Japan Will Clean The Space Of Junk Using A Huge Net

Japan Will Clean The Space Of Junk Using A Huge Net

According to researchers, there are about 22,000 bits and pieces which are classified as space junk and pose a threat to space vehicles. This space junk includes a lot of stuff ranging from bulky rocket stages which are discarded, and the stuff that comes from collision of space vehicles. This space junk weighs around 5,500 tons and well that gives you a perspective on the gravity of the situation, doesn’t it?

In order to avoid any disastrous event, a number of space agencies continuously track paths of large pieces of the junk out there and ensure that the spaceships and or satellites don’t come in contact with the floating junk. This is achieved by using only those orbits that are “clean”. However, as anyone can point out, this approach is temporary and now we are at a point where the space has become saturated with junk and something needs to be done about it. And its very important because we need to protect space vehicles from the space junk lurking out there.

Japan has taken an initiative to come up with a permanent solution to this problem. JAXA is a space agency which has decided to do something about this space junk problem and is going to begin mission cleanup soon enough. The idea is to launch a street sweeper version for the space which will allow JAXA to collect the junk from space. The initial tests will make use of a net with a length of 1,000 ft. The net will come with a magnetic charge which will be able to attract the junk which floats around the space. The net has been manufactured by a Japanese Fishing Net Manufacturer. However, this time the catch made by the net will be spectacular.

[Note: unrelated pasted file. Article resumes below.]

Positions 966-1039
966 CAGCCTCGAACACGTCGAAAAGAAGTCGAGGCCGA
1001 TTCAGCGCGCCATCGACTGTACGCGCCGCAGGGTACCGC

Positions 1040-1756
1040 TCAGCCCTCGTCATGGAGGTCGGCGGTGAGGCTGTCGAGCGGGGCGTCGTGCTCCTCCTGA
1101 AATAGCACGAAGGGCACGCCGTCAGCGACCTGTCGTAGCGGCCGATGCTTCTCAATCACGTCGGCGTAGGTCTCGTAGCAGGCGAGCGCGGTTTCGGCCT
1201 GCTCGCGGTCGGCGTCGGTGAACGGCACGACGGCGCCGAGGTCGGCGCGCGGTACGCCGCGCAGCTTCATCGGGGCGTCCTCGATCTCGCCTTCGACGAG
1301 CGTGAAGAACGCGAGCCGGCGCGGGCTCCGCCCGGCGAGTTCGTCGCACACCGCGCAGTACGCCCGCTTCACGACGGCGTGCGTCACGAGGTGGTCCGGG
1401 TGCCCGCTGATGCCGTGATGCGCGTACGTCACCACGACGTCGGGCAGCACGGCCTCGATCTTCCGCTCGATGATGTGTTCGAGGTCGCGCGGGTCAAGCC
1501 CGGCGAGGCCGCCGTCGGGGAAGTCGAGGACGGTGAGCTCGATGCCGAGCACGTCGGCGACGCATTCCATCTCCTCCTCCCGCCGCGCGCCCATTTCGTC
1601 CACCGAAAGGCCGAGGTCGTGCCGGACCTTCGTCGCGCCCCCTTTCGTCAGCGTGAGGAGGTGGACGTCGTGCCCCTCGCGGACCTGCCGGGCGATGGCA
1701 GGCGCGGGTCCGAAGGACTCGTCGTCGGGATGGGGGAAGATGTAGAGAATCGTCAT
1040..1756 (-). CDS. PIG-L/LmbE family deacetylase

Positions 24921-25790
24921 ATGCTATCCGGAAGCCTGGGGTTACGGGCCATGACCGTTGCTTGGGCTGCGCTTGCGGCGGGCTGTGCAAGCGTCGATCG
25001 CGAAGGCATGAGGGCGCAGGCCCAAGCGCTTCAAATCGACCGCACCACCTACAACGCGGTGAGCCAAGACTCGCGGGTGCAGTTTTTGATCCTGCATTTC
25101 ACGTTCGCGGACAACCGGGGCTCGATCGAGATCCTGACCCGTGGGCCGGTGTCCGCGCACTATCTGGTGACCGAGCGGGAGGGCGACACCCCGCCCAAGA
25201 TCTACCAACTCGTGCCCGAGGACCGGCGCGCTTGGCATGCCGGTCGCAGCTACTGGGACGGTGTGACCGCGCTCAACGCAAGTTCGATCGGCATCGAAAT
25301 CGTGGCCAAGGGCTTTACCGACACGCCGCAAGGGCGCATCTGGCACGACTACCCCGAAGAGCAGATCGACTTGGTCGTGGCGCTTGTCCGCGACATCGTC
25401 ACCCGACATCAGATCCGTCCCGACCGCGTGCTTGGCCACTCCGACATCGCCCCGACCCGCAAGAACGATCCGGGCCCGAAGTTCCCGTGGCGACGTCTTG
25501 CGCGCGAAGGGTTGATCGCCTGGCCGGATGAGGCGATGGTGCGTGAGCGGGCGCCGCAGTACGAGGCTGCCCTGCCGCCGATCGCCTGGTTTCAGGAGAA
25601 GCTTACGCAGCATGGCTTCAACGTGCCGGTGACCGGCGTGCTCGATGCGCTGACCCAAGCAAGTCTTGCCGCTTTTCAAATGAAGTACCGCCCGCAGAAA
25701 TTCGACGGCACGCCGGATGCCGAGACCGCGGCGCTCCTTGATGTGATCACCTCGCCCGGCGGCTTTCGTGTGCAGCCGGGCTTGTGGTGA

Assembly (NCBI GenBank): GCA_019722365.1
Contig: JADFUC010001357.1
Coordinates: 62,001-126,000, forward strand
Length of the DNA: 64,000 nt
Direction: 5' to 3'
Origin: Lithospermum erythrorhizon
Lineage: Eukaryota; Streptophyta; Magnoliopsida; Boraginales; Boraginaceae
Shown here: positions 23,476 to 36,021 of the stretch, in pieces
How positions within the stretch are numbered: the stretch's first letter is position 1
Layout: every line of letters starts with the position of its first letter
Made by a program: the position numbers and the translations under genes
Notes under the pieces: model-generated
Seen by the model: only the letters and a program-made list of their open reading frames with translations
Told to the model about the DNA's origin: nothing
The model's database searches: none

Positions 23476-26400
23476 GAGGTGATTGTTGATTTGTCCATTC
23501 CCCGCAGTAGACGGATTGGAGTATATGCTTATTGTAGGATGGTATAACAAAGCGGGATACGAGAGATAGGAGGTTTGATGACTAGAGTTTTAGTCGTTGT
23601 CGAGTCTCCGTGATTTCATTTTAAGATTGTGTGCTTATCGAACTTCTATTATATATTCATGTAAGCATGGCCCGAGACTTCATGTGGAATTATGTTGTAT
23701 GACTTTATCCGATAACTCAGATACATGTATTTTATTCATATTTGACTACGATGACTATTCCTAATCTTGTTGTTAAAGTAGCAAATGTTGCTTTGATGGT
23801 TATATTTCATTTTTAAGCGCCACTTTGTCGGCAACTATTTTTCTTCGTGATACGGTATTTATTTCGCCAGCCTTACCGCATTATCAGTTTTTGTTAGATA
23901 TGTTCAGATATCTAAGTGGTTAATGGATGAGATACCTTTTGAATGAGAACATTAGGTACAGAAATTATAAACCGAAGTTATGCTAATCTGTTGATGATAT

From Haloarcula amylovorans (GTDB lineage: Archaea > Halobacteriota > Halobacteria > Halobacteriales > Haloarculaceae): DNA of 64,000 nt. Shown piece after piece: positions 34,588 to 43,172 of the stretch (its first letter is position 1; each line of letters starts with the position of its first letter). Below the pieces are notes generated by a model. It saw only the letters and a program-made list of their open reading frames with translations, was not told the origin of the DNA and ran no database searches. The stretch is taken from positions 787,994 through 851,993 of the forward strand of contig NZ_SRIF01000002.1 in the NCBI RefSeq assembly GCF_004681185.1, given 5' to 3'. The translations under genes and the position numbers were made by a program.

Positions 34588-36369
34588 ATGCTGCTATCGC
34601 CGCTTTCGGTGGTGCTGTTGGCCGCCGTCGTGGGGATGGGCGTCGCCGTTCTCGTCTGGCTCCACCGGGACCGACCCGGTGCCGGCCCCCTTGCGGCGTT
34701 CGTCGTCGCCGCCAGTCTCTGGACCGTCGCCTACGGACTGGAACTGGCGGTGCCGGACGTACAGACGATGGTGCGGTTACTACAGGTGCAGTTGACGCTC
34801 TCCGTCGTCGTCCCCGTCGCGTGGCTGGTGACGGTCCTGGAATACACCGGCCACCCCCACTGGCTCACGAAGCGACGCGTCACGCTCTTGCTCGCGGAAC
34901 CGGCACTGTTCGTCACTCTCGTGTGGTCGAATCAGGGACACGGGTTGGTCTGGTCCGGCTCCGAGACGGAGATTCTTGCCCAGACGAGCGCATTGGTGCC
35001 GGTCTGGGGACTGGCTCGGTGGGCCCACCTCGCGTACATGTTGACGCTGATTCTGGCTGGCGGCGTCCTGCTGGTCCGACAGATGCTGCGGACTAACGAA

Once the net is filled with junk, the ship will return to earth where it will burn up completely during re-entry. If the initial tests are a success, the next step will include a net with the length of 2/3rd of a mile and further steps will include even bigger nets which will be able to catch complete rocket stages and huge chunks. The initial tests are expected to take place in February this year.

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